There was nothing surprising when I read last week’s coverage of FX CEO John Landgraf’s tally of original productions in 2019. According to Landgraf, the number of original dramas, comedies and limited series across all SVOD and TV networks in the U.S. reached a new high of 532 (approximately what he previously predicted). That was up from 495 in 2018, 487 in 2017 and just 182 in the pre-SVOD days of 2002.
This dynamic, which Landgraf has dubbed “Peak TV,” is leading many, if not most, ad-supported entertainment-oriented cable TV networks onto a road to nowhere if their goal is to remain ad-supported entertainment-oriented cable TV networks in the long-term. What is far more likely is that being this type of network will become unviable and so they’ll morph into studios that provide premium original and library content, mostly for bigger platforms (e.g. Amazon, Netflix, Apple, Hulu, etc.) and sometimes for their parent companies’ direct-to-consumer OTT services.
Indeed, there is ample evidence of this happening already: a bunch of ad-supported entertainment-oriented cable TV networks (e.g. Bravo, CMT, E!) are reducing their originals’ budgets or redirecting content to be carried on DTC services vs. linear networks; FX transitioning its library to Hulu and planning to debut several high-profile shows on Hulu; National Geographic programming being included in Disney+.
At a conference I attended in December, an SVP of Distribution for a cluster of top ad-supported entertainment-oriented cable TV networks said on stage he fully recognized the risk of distributing their content on Amazon - that the e-commerce behemoth could simply analyze viewership data, which would inform what to procure directly from production partners (i.e. without the network acting as a middleman), or use its asymmetric insights to reduce what it’s willing to pay the TV network (a strategy Netflix has used brilliantly as it allocated more budget to its own originals). When I told him that in either case the long-term result is his networks will morph into a studio, supplying content to Amazon and others, he nodded.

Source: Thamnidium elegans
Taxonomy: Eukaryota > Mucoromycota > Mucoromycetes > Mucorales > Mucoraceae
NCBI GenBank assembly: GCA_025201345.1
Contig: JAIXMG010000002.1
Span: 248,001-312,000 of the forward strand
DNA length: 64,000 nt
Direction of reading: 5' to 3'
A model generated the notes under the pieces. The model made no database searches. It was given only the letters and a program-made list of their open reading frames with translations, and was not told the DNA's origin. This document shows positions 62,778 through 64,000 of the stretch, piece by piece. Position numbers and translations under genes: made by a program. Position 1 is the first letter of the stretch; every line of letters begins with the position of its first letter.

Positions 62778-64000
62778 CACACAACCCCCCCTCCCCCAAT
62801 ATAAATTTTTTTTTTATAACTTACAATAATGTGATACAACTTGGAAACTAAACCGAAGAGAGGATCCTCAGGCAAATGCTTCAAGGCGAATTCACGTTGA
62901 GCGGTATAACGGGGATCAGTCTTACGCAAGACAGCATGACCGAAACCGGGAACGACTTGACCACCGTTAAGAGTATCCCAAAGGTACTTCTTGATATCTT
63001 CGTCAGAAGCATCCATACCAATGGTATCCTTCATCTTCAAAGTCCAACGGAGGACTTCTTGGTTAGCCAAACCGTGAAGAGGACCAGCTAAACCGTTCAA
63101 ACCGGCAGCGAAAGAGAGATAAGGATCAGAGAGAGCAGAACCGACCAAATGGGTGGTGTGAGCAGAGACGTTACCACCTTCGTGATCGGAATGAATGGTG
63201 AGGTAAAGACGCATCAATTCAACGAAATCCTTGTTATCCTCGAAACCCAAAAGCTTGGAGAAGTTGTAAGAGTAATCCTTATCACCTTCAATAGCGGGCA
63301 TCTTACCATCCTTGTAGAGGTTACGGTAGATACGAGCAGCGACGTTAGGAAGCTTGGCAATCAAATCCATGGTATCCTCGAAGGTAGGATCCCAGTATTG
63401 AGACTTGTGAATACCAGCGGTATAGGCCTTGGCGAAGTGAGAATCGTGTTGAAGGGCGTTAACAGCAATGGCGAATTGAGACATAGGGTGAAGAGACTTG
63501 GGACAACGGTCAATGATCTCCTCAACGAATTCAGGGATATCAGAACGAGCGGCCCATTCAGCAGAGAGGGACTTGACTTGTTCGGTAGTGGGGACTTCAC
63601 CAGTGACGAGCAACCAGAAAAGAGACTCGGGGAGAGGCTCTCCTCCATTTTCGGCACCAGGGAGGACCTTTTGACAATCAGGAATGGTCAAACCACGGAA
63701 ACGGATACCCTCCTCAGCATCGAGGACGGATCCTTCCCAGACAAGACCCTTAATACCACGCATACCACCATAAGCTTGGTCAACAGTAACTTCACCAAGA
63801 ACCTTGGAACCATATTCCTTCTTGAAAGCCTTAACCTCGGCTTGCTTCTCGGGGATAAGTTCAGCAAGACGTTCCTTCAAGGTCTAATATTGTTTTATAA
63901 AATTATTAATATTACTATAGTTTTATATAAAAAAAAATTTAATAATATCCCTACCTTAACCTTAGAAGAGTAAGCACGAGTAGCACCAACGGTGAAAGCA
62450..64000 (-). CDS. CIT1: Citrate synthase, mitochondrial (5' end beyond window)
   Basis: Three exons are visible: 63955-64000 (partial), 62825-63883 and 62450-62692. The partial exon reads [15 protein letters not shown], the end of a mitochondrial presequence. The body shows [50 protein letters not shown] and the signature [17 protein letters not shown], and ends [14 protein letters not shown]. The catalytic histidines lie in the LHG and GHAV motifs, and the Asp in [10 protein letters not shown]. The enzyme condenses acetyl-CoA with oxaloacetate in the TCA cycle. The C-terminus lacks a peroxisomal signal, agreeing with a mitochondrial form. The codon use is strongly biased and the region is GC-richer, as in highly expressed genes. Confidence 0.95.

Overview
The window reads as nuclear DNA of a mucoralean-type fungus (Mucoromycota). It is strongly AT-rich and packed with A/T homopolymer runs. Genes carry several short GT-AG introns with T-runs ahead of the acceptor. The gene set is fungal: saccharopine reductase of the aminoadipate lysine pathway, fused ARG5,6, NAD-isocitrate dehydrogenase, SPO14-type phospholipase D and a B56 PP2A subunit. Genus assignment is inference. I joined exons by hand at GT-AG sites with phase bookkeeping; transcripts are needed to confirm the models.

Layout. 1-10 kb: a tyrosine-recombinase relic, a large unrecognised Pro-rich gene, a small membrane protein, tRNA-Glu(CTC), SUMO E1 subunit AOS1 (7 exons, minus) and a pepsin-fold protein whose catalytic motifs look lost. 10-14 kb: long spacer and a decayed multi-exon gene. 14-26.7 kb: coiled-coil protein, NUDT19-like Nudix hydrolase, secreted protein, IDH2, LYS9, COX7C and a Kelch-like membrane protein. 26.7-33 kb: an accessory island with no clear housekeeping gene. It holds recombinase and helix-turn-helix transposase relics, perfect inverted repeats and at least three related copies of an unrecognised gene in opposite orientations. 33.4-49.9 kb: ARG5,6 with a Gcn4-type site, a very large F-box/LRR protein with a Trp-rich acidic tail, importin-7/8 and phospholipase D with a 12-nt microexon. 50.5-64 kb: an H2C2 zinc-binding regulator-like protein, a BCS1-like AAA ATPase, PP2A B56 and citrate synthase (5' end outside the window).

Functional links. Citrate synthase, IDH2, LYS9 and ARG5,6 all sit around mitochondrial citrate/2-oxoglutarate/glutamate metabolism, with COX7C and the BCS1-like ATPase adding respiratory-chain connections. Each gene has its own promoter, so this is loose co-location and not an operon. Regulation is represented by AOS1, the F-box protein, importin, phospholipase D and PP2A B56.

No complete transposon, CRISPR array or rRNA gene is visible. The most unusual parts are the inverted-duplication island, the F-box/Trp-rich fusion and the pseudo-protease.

Peak TV has spoiled all of us as viewers; there are more high-quality originals than any one of us could ever watch. The tech platforms are pursuing the Peak TV arms race for their own reasons (Amazon because driving Prime/e-commerce is a pillar of its business model, Apple because defending iPhones is essential to its profitability, Netflix because Wall Street has given it a permanent pass to try dominating global SVOD regardless of its losses, so why not keep trying?, Hulu because Disney understands better than anyone where the world is heading, etc.)
So the brutal reality for many ad-supported entertainment-oriented cable TV networks is that the game has changed permanently - the big tech companies are using their unlimited funds to drive “Peak TV” and the cost of premium programming, even as cord-cutting is picking up steam and big operators like Comcast - and even it seems AT&T - are essentially walking away from low-paying, high-churn video subscribers. In short, many networks are boxed in from all sides.
News that Amazon is pitching networks on selling their ad inventory on NON-Fire TV devices was another twist of the knife. When a distributor like Amazon can suggest IT can get better unit monetization (i.e. CPMs) than a network can for its programming, the end of many networks’ legacy business model is nigh.
Only the timing of this ultimate recognition remains to be seen.